alternative matterial list

Discussion in 'Fly Tying' started by Ben Guss, Feb 1, 2010.

  1. Ben Guss

    Ben Guss Member

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    Hi all,

    If this has been covered already please just send me the link.

    I'm looking for info on material alternatives. If any one has a list/or a link to a site that provides this, i'd appreciate it.

    Example:

    If im looking to tie with artic fox but i don't have any what could i use_____.

    Thanks for the help!
    ben
     
  2. Jamie Wilson

    Jamie Wilson Active Member

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    Damned good question - I would throw out some answers if I actually had any. This comes up all of the time. Do I really need to purchase 12 bucks of X when the Y stuff I already have might work as well. Especially since I'm kind of experimenting??
    I think much of this is pattern dependent.
     
  3. Loopy

    Loopy Member

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    Could try Raccoon.............
     
  4. wet line

    wet line New Member

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    Ben,

    A lot of patterns when origionally tied were done with materials on hand. Not always the case. If you look at some of the old ties there are materials that today are just flat out illegal to use, like otter fur, heron, egret and so on. So one learns to adapt with what one has on hand.

    Arcic fox is a fine, soft hair. Temple dog can be used or there are some synthetic materials that can be used like craft fur for example. Though Arctic fox is relatively common and inexpensive. The white hair on a natural bucktail could also serve as a substitute. On a smaller fly I would imagine the longer hairs from rabbit could be used as it is fine and supple.

    The main key to a good fly is proportion! A fish is far less pickey about a fly than the fisheman!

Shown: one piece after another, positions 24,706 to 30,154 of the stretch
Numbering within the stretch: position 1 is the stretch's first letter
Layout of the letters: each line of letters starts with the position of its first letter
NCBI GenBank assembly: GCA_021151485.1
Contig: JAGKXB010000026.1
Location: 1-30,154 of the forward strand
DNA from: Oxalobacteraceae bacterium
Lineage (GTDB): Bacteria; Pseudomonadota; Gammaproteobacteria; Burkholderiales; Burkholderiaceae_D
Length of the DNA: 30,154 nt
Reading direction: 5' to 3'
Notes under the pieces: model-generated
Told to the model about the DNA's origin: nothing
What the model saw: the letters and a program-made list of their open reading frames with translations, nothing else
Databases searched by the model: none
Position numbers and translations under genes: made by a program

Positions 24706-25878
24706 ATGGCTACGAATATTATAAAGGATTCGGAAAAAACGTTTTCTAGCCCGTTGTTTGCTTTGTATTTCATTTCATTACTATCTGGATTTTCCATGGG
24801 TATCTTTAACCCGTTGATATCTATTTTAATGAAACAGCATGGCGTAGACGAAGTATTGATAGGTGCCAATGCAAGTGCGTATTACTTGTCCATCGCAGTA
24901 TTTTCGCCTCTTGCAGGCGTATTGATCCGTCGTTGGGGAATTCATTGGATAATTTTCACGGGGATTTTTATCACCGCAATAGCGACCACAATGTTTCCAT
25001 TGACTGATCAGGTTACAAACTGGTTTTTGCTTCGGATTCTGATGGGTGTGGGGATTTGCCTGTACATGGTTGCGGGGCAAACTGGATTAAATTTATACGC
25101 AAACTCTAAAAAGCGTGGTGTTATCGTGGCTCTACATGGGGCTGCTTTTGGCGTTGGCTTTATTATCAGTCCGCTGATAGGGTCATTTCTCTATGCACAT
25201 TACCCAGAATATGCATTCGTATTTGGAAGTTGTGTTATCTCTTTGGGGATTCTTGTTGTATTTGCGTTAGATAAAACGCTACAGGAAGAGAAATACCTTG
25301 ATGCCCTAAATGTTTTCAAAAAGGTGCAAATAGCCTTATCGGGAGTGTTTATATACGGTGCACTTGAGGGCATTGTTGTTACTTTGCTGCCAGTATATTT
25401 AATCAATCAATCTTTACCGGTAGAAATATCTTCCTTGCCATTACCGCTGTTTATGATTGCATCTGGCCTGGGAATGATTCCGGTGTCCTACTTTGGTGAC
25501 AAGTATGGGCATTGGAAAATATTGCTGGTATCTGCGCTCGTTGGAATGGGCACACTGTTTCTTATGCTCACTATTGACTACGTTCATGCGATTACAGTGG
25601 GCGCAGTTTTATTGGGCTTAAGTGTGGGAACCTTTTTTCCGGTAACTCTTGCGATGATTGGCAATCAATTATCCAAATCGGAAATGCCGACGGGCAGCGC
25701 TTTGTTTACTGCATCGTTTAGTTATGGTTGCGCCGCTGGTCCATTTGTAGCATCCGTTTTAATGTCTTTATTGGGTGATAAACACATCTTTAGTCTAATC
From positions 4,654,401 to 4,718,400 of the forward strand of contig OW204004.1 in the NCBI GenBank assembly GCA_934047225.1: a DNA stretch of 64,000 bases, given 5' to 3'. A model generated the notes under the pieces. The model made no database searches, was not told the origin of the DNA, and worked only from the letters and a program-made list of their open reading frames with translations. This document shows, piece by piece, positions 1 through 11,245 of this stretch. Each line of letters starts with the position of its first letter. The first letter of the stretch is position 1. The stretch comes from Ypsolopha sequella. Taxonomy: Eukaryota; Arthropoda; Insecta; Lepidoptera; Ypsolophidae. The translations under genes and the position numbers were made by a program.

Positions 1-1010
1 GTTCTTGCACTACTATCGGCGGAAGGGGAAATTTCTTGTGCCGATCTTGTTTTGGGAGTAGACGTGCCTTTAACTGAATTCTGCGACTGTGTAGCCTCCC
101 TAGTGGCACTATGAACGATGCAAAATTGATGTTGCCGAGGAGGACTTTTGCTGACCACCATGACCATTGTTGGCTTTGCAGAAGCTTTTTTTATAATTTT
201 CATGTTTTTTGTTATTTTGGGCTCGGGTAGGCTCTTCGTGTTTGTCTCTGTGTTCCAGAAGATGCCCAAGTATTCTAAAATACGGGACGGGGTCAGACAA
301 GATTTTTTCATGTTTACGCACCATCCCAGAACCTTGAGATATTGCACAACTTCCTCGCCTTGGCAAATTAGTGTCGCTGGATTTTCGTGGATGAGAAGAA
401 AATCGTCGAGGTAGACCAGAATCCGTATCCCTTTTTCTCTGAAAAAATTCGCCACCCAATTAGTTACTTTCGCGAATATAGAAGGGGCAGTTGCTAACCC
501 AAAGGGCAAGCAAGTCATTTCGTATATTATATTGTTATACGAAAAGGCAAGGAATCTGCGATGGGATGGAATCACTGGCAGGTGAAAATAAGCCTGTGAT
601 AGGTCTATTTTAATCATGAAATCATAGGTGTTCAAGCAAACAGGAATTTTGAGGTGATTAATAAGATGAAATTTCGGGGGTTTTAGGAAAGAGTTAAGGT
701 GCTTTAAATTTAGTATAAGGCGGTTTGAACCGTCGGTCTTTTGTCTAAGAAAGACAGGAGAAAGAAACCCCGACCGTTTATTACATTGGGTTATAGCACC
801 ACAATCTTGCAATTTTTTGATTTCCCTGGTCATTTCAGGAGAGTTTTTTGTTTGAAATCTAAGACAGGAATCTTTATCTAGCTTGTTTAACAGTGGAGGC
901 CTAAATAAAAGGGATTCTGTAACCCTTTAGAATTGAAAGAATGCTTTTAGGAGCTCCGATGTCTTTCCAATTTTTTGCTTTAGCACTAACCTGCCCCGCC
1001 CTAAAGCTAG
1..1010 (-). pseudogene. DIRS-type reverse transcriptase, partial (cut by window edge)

Another option available, I assume you are tying some sort of streamer, is to substitute marabou for the hair. Tie in at least twice as much as you think you need. This will give you a fly with lots of action.

    So much of tying flies is being creative with your imagination. Take nearly any pattern and you will see so many variations tht it is really mind boggling. How many different cadis patterns are out there? Too many to count and many quite different from the others.

    Dave
     
  5. Ben Guss

    Ben Guss Member

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    Many thanks Dave!

    Anyone else???

    thanks again,
    Ben
     
  6. bobduck

    bobduck Whiskey Tastes Best from a TIN CUP

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    I think the question on Arctic Fox is interesting. I have a supply in both white and orange and have only used it for wings on standard steelhead flies, green butt skunks, macks canyons etc. I like the fact that it is a soft fur and presume it gives good action when used as a wing. But I have lots of furs that make good substitutes for this purpose including some imitation polar bear. I'm not sure what else you would use it for. Just a side note; I've noticed that different dyes make hair behave differently when presenting it to the hook. The orange hair seems to have less under fluff and clean up easier than the white. Of course that's a whole different subject. As for type of hair, I've often wondered how much the fish care.
     
  7. FT

    FT Active Member

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    Artic fox is simply one type of hair you can use for a hair wing wet fly. It is not suitable for a dry fly wing because it is too fine and soft and thus promotes sinking of the fly, not floating of it. Artic fox is used by most who use it (myself included) as a substitute for calf tail, which was historically a substitute for polar bear. So to answer your question on artic fox, any fairly straight, non-hollow hair (calf tail, bucktail, monga ring tail, coyote hair, bear hair from all types of bears, red fox hair, grey fox hair(actually the hair from any species of fox), goat hair, racoon, temple dog etc. can be used to substitute for it. You get the picture. Keep in mind that tyers use whatever they have available to them at the time they are tying, so don't get hung up on having the particular type of hair a pattern dressing calls for. Just make sure you use a hair with similar characteristics: i.e use a hollow hair from a member of the deer family to substitute for deer body hair, elk hair, moose hair, antelope hair, etc.
     
  8. Ben Guss

    Ben Guss Member

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    thanks for the input!
     

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